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Ohio Universities Partnering With Law Enforcement To Increase Police Recruitment

Gov. Mike DeWine announces new state program to increase police recruitment at the Ohio Department of Public Safety..
Andy Chow
Ohio Public Radio
Gov. Mike DeWine announces new state program to increase police recruitment at the Ohio Department of Public Safety..

With major city police departments struggling with large numbers of retirements and departures, Ohio is launching a program to help encourage more young people to become law enforcement officers.

Central State University and Cedarville University are teaming up with police departments and sheriff's offices for the College To Law Enforcement Pathway program. 

A dozen agencies including the Ohio Highway Patrol, Franklin County sheriff’s office and Dublin Police department are participating in the pilot program

Patrick Oliver, director of Cedarville University's criminal justice program, said the College To Law Enforcement Pathway will pair students with experienced officers to learn leadership skills.

Oliver said this can increase the number of women and people of color who join the police force.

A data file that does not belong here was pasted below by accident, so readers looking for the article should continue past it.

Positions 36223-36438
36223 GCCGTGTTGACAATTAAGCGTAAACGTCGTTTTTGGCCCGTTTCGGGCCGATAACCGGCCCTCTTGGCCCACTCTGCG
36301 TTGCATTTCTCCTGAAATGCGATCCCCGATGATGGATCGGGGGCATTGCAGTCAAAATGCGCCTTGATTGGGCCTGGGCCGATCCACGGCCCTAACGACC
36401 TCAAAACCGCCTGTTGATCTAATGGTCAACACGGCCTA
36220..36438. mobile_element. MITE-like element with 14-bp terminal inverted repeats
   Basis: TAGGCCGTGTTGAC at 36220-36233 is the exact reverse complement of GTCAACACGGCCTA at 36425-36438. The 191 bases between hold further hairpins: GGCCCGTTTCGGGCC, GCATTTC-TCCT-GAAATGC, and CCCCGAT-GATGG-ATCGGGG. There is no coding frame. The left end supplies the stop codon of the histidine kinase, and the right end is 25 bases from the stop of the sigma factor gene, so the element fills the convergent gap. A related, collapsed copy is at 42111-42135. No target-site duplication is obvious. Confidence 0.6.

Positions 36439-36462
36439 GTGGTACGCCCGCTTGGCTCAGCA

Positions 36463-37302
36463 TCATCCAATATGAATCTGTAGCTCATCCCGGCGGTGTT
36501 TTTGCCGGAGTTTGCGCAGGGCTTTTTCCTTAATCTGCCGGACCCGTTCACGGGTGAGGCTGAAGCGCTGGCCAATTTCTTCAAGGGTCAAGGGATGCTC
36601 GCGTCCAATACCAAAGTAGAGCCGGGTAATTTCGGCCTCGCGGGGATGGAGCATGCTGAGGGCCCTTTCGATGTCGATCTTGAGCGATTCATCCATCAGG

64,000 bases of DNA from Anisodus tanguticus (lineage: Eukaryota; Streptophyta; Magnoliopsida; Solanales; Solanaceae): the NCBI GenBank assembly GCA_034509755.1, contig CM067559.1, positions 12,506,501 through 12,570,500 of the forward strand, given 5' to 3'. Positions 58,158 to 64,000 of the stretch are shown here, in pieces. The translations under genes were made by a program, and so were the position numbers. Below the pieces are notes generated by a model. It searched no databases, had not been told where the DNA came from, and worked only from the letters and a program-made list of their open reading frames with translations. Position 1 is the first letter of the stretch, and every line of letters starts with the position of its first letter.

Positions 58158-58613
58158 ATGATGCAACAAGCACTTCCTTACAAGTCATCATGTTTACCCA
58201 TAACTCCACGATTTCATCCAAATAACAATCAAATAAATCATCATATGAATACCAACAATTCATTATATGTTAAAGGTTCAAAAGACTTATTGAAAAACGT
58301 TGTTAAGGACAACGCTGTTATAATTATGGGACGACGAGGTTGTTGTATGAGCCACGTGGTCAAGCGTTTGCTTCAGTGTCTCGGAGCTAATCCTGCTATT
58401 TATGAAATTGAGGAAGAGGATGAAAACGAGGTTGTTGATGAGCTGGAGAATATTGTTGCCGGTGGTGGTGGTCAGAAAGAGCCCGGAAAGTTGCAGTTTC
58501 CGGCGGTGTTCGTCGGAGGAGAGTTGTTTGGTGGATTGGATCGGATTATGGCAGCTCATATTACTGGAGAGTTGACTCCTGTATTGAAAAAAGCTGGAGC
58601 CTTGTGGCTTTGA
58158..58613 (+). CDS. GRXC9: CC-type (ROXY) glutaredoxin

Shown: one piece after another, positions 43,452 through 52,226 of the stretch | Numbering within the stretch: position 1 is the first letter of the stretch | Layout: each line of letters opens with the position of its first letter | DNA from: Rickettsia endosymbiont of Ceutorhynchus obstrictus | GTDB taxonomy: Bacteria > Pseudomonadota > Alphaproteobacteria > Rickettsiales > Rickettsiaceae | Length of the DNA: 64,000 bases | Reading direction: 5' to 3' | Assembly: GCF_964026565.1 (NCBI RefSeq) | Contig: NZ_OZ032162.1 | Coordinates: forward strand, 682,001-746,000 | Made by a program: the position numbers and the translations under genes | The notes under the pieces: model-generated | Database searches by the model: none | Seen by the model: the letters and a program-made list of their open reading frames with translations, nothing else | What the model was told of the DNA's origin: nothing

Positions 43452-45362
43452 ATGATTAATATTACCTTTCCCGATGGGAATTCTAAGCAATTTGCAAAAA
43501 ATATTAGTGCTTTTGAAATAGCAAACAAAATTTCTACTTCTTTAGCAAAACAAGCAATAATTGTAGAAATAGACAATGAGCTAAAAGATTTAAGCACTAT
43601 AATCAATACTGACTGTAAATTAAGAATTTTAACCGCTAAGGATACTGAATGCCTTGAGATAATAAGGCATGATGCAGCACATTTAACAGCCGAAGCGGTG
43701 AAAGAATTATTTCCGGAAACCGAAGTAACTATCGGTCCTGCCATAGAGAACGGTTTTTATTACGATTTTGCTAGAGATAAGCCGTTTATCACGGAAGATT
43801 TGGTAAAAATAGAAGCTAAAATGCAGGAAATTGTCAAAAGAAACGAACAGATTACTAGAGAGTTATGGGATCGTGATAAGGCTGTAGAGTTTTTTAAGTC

"Because we're going to recruit them, select them, train them, develop them, and then have a pool of highly qualified candidates that include both minorities and women," Oliver said.

A college degree is not always a requirement for becoming a police officer. For instance, Columbus Police recruits only need a high school diploma or G.E.D. But Oliver said there are numerous reasons to emphasize recruiting from college ranks. He says research indicates grads tend to do better in performance evaluations and promotion over the course of their career, and focusing graduates doesn’t negatively impact minority recruitment.

Since students majoring in criminal justice might already be on the career path to become a peace officer, Oliver likened College To Law Enforcement Pathway to an honors program where a student is guaranteed a job after completing the course.

The state-run program is intended to strengthen training among prospective new officers. Students will take part in workshops that cover a variety of topics including the prevention of bias-based policing.

Copyright 2021 The Statehouse News Bureau. To see more, visit The Statehouse News Bureau.

Andy Chow is a general assignment state government reporter who focuses on environmental, energy, agriculture, and education-related issues. He started his journalism career as an associate producer with ABC 6/FOX 28 in Columbus before becoming a producer with WBNS 10TV.
Nick Evans was a reporter at WOSU's 89.7 NPR News. He spent four years in Tallahassee, Florida covering state government before joining the team at WOSU.